6.123 (linker 1.01.018 Aug 1990)
    6.167 (linker 2.00.000 Oct 1991)
    Citrix 2 (6.177) (linker 2.00.000 Mar 1992)
    2.0 GA (6.307) (linker 2.00.000 Feb 1992)
    2.0 FP2 (6.543) (linker 2.01.005 Mar 1993)
    4.52 MCP2 (14.089) (linker 4.00.001 Oct 2001)

    For the last 4 versions in the list (everything from 6.177 up through Warp 4.5), every single linker produced an executable that was the exact same size: 6,656 bytes. When comparing each of these to each other byte-by-byte, only a handful of bytes ever differ (I haven’t checked yet to see which ones specifically / what function they serve).

    6.167’s linker in contrast produced an executable that is exactly 16KiB (but which still appears to be a normal 32-bit LX binary).

    However, with only ONE exception, I had exactly zero issues running ANY binary linked by ANY version of the linker on ANY other version of the OS that I tested. I could take the one linked by 4.5 and run it on 6.167, and vice-versa. I could take the one linked by Citrix MU2 and run it under OS/2 2.0 w/ FixPak 2 (and also vice-versa). They all worked perfectly fine.

    …all of them, except for 6.123. I could not run the binary linked by 6.123 on any other version of OS/2 that I tested, and I could not run any of the other OS/2 version’s binaries on 6.123.

    But this is to be expected, since 6.167 was the release where IBM switched not only from Desktop Manager to Workplace Shell, but also to using LX format binaries instead of LE! So from 6.167 to the present, all binaries are compatible with all other versions that use LX (just simply at the executable format level, of course…not talking about APIs here!). 6.123 uses LE, so it can neither run the binaries linked by the other versions, nor can its binaries be executed by the other versions.

    I can’t explain why (from your later post) 2ine was unable to run any of the binaries you linked using LX versions of link386, but could run the one linked by wlink. I especially can’t explain the different errors you got for the different binaries, given how few actual differences I saw between most of the binaries I made. Perhaps when I have some time I’ll download and build 2ine and try to have it run my executables. That, and/or I can send you copies of mine for you to look at and test.

    • I also need to figure out where native 2ine went wrong.

      But yeah the 2.00 landscape is a wasteland!

      In retrospect I’m surprised anything worked, that wasn’t 16bit or MS-DOS/Windows. No doubt the graveyard of LE and LX is a much bigger tale that is forgotten and buried

      • “But yeah the 2.00 landscape is a wasteland!”

        Eh. I guess I don’t see it that way. LE was only ever restricted to non-supported beta (alpha, really) versions…no retail release of the OS ever shipped with LE loader support. Making a change of this nature before the first shippable version is fair game as far as I’m concerned. And my experiments show that any version with LX support (spanning all the way from 2.0 pre-releases to the final release Warp) are all forwards- and backwards-compatible with each other.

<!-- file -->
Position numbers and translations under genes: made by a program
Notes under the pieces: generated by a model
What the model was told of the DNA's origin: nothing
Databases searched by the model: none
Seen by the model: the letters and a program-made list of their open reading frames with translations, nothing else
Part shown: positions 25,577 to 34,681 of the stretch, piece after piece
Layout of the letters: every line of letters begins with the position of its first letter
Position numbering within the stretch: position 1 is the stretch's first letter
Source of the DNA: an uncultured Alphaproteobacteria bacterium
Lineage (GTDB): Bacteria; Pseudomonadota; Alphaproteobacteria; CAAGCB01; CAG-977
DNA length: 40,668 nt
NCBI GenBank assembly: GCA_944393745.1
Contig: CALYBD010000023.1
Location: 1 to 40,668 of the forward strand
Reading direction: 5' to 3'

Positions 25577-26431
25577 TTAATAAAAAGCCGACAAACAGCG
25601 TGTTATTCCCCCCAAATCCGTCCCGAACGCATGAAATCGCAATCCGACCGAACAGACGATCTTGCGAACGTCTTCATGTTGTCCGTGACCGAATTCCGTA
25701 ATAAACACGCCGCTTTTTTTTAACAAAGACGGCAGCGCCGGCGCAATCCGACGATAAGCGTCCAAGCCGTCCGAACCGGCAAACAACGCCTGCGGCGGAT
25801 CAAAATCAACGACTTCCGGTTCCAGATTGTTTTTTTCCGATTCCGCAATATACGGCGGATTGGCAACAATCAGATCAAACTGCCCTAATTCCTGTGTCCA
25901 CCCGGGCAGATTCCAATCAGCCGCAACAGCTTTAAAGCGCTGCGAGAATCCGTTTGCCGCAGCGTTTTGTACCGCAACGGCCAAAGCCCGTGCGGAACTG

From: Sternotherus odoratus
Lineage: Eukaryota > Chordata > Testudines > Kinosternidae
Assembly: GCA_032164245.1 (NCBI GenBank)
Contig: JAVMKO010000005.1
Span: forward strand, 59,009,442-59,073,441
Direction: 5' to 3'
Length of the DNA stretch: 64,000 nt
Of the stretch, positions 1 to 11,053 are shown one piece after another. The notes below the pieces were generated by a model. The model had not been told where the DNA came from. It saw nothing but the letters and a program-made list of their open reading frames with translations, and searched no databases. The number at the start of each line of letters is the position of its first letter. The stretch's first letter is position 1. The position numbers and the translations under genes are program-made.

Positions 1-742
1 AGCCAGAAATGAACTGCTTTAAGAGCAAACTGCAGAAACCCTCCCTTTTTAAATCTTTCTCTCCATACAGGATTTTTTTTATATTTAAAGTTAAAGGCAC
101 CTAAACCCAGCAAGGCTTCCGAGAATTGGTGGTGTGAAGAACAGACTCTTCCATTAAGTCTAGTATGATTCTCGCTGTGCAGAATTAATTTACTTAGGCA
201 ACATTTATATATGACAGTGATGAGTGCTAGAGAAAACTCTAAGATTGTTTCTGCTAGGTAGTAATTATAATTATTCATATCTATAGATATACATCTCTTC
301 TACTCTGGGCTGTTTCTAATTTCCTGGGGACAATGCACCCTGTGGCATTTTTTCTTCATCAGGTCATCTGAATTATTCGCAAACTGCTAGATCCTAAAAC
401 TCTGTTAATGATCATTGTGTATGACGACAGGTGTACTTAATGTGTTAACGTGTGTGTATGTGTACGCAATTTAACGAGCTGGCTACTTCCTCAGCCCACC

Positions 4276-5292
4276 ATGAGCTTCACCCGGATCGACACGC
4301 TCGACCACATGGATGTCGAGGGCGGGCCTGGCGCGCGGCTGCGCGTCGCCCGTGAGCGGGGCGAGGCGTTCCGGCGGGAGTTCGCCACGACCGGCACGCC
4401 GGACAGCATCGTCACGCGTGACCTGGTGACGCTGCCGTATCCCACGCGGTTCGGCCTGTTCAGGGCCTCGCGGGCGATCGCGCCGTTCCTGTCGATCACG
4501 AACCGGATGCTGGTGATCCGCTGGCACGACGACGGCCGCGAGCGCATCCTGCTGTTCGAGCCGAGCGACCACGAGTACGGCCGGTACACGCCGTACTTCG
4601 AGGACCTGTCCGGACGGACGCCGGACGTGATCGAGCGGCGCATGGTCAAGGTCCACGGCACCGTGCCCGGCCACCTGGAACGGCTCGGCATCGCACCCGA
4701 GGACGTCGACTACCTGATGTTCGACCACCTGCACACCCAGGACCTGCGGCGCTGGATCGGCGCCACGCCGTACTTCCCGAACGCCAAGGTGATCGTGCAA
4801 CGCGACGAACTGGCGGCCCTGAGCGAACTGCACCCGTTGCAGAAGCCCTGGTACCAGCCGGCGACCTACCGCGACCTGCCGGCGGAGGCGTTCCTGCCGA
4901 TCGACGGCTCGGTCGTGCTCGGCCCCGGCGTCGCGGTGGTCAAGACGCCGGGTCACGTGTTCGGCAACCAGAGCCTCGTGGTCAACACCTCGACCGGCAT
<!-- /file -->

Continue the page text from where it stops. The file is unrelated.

• Agree that it’s not a wasteland, and apologies if this is a stupid question, but what reason did developers have to write a 32-bit LX application as opposed to a 16 bit NE one? Both had access to plenty of memory and the OS/2 API; but due to the divorce the 16 bit tools were more plentiful/mature.

          Also, thanks for the earlier comment about family mode. I bought a copy of Microsoft C 5.1 from eBay years ago, and it turns out to have everything needed to build family mode apps, including using the C runtime library. It just doesn’t contain libs and documentation for PM, but I’m sure building PM apps with it would be straightforward.

          • The bind command will make it family mode at the end. There should be some papers with what is allowed in common space somewhere.

            For presentation manager you need the “toolkit”. I have a legit box it’s so tiny, sadly diskettes we’re not in the box though.

            • “Need” is an interesting term. Somewhat philosophically, in the digital realm, I don’t think we need anything in that it can be recreated – the only question is how difficult that recreation will be.

              In Win32 import libraries can be recreated from DLLs, since those need to indicate their exports in order to perform run-time linking. The headers need to be created, but API documentation online is easy to come by.

              • I found something called “IBM OS2 1.2 SDK (3.5”)” which does have a pm.h so I think that is the tool kit. The box I got that had no disks is the OS/2 Presentation Manager Softset, which I think might just be a subset of the SDK?

                Also Watcom 10 should have 16bit PM stuff? I think the toolkit is there on the 10.00 for 2.1 for sure!

                • I want to say even OpenWatcom can do 16-bit PM, but don’t quote me. It can certainly do 16-bit command-line OS/2 though.

          • 16-bit protected mode still enforced a maximum segment size of 64KiB I believe, so even if the amount of addressable memory is greater than 16-bit real mode, it’d still be more of a pain to utilize.

            I’m not a PM guru, but I’m pretty sure that though they are related, there are separate 16-bit PM APIs and 32-bit PM APIs. I’m not sure if you could necessarily take a 16-bit PM app and merely recompile…there might be API call tweaks you’d have to make even irrespective of any memory model changes. And so it also wouldn’t surprise me if there were more features available to be taken advantage of in 32-bit PM vs. 16-bit (don’t ask me what though)…I’m sure any new APIs introduced to 32-bit PM were never backported (if 16-bit OS/2 was no longer being marketed, sold, or developed further, what would be the point!)